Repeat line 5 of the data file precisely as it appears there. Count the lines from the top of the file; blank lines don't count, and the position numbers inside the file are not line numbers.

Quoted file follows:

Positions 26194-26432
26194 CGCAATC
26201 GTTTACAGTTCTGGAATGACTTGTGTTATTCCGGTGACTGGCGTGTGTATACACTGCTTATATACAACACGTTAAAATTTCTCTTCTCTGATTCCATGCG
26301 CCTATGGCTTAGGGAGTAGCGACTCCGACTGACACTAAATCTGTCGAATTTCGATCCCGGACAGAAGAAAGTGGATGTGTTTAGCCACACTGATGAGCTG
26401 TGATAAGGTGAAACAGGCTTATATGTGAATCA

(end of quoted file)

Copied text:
26401 TGATAAGGTGAAACAGGCTTATATGTGAATCA